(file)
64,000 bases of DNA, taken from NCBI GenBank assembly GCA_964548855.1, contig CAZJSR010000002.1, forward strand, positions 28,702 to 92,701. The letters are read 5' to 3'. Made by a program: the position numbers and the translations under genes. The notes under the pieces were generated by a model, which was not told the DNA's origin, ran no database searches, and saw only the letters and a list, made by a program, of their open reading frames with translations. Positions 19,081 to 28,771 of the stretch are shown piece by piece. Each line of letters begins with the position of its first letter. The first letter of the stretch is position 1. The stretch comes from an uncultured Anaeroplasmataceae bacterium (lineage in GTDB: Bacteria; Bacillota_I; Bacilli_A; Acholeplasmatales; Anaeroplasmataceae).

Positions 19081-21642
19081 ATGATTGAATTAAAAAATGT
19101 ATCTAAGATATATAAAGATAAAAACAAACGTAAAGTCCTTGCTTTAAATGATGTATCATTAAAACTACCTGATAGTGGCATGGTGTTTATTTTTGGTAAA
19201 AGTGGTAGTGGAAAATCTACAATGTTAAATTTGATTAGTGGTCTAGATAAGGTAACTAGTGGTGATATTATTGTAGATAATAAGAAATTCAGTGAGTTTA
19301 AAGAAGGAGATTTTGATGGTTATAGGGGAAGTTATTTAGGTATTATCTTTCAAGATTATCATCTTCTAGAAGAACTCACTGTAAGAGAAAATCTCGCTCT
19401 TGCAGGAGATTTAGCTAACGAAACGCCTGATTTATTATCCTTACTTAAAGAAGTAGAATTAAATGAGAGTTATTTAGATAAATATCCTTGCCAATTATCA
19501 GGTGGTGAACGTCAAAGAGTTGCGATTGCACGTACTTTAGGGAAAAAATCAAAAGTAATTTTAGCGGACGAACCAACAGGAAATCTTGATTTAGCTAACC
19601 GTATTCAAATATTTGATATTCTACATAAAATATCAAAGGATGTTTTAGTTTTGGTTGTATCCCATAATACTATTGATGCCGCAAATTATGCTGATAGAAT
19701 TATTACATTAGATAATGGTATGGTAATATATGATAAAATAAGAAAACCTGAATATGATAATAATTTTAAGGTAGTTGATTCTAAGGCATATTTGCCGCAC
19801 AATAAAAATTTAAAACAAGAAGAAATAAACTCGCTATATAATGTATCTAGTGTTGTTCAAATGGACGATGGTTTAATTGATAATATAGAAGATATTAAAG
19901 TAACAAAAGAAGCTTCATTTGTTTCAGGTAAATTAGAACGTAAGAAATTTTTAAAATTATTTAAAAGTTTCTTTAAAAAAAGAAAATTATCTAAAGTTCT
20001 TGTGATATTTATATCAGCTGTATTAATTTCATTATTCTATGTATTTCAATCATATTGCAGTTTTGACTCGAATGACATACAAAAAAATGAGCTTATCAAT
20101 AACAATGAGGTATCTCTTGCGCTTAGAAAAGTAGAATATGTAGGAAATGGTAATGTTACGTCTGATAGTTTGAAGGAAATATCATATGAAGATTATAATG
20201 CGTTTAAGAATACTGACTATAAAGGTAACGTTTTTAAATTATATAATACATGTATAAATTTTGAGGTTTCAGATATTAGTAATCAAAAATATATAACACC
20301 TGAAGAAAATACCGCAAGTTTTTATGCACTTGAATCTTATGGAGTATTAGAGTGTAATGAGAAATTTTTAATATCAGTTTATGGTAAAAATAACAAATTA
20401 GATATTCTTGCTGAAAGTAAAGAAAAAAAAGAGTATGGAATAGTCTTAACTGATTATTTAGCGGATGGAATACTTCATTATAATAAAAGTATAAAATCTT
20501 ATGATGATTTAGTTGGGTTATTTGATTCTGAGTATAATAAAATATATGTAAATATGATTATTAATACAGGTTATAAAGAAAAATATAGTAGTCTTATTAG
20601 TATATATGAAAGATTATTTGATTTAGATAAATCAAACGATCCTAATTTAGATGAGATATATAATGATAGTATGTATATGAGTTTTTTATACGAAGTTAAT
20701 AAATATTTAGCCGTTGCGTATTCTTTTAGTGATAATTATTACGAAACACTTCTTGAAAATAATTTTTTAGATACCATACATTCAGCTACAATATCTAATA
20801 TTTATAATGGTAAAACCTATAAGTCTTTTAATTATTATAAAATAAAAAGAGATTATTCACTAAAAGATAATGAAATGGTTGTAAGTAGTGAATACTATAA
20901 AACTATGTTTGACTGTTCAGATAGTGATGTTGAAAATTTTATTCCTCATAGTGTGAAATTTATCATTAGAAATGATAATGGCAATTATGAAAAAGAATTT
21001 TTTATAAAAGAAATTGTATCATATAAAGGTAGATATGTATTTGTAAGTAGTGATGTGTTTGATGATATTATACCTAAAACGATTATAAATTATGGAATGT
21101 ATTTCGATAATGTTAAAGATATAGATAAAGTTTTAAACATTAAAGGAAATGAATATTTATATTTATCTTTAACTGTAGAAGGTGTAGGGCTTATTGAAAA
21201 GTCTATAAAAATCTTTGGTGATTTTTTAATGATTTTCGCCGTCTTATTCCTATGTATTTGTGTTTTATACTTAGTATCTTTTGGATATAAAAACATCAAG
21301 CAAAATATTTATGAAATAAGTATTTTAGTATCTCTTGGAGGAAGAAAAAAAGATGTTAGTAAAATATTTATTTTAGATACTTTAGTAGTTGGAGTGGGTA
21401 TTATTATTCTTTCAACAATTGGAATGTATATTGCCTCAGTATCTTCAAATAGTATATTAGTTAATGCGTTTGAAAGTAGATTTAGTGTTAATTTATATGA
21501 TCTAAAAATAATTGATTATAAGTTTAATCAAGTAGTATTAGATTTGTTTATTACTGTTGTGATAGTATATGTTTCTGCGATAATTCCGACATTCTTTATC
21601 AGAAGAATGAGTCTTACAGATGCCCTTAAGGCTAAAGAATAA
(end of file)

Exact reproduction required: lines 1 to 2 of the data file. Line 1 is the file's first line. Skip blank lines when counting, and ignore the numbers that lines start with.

64,000 bases of DNA, taken from NCBI GenBank assembly GCA_964548855.1, contig CAZJSR010000002.1, forward strand, positions 28,702 to 92,701. The letters are read 5' to 3'. Made by a program: the position numbers and the translations under genes. The notes under the pieces were generated by a model, which was not told the DNA's origin, ran no database searches, and saw only the letters and a list, made by a program, of their open reading frames with translations. Positions 19,081 to 28,771 of the stretch are shown piece by piece. Each line of letters begins with the position of its first letter. The first letter of the stretch is position 1. The stretch comes from an uncultured Anaeroplasmataceae bacterium (lineage in GTDB: Bacteria; Bacillota_I; Bacilli_A; Acholeplasmatales; Anaeroplasmataceae).

Positions 19081-21642